The Miocene Arrow
by Sean McMullen
A book review by Mark L. Olson
Tor, 2000, 416 pp, $27.95
The Miocene Arrow takes place in a post-apocalyptic North America and is a sequel to Souls in the Great Machine. Souls introduced a world two thousand years after our civilization collapsed, leaving automated battle stations in orbit which destroy any large moving vehicle and anything electrical. Worse, inimical Cetazoids in the oceans set up a Call which sweeps across the land causing any large mammal caught in it to walk in a trance towards the ocean and death.
There are some Callhavens where the Call is infrequent and in which strange human civilizations have rebuilt. Souls in the Great Machine dealt with the Australian Callhaven where a brilliant librarian had reunited the country using a computer organized from enslaved human components performing the rote tasks of computation. Another Callhaven exists in the western mountains of North America and the civilization there is an ancient patchwork of chivalric kingdoms where the aristocracy fight formal duels in tiny diesel-powered planes maintained by hereditary engineering guilds.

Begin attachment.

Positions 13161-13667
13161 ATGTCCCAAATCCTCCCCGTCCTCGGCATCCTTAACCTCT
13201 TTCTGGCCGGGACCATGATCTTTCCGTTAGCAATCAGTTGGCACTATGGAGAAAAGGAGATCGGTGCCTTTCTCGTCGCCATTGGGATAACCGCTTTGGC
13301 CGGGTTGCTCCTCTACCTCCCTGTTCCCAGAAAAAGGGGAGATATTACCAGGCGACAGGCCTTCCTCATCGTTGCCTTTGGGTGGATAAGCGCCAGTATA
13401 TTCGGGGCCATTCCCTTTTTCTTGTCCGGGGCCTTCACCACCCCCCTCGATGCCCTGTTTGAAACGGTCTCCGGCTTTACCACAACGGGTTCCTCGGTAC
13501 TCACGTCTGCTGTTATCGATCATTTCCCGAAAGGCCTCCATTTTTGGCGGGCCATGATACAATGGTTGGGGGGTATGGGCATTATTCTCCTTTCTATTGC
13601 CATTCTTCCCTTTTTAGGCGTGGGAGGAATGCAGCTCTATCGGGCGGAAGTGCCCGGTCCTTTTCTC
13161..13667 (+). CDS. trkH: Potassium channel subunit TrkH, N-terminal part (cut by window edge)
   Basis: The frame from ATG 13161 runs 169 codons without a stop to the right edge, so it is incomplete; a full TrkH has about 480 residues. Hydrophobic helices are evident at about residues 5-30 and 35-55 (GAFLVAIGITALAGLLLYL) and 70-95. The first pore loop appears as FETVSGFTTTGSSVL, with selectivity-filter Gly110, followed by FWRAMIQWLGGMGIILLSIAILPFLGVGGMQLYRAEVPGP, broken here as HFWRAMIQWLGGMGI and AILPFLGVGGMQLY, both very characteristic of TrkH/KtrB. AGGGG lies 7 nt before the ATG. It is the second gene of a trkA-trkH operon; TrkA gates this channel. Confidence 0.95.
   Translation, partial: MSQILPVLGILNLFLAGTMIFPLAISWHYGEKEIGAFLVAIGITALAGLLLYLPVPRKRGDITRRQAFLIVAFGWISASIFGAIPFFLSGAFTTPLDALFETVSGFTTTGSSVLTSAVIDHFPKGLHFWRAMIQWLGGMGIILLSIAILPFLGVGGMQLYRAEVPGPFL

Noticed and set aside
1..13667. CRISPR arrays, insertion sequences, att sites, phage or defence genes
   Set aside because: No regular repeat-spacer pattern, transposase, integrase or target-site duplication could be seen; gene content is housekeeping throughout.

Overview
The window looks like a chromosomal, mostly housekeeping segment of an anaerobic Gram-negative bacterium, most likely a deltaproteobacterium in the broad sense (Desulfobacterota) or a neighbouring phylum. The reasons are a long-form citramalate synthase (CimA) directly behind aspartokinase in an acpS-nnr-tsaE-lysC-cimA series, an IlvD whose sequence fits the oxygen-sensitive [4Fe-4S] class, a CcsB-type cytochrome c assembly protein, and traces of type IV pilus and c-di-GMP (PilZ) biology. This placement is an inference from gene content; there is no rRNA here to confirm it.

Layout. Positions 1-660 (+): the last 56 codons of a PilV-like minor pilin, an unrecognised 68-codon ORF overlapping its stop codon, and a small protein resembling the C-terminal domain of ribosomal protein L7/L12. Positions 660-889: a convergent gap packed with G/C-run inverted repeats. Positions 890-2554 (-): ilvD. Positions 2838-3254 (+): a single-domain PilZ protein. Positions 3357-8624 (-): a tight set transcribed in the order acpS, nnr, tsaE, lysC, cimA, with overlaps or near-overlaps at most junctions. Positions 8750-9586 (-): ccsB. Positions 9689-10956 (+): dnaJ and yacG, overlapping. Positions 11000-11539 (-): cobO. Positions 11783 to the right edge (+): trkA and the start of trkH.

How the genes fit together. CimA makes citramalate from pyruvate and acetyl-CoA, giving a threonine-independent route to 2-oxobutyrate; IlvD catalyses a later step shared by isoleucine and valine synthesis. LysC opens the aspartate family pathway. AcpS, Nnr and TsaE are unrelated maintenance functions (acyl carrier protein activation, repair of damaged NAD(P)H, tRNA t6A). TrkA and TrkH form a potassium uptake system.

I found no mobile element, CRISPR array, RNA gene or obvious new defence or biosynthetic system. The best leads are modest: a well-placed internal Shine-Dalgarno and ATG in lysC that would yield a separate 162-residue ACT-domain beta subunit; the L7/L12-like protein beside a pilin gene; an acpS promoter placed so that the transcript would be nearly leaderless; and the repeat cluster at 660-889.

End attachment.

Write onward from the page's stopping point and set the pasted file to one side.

An Australian faction which is immune to the Call has discovered that the ancient battle stations are no longer working and sends agents to North America to destabilize the kingdoms and steal the aeronautical technology. Being immune to the Call, they gain power in several of the kingdoms, ultimately plunging the North American kingdoms into total, unchivalric war.
The story of the war is very well told, with the best scenes from the point of view of several young flyers who have been given their chance in what had been an exclusively aristocratic endeavor by the huge toll the war has taken among the nobility. Several of the best characters from Souls in the Great Machine also make their way to North America to combat the agents. Ultimately two wars are being fought, one between the various American factions and another, secret war amongst the Call-immune Australian factions.
This is an excellent book and a fine successor to the first volume -- I'll be looking forward with interest for the third.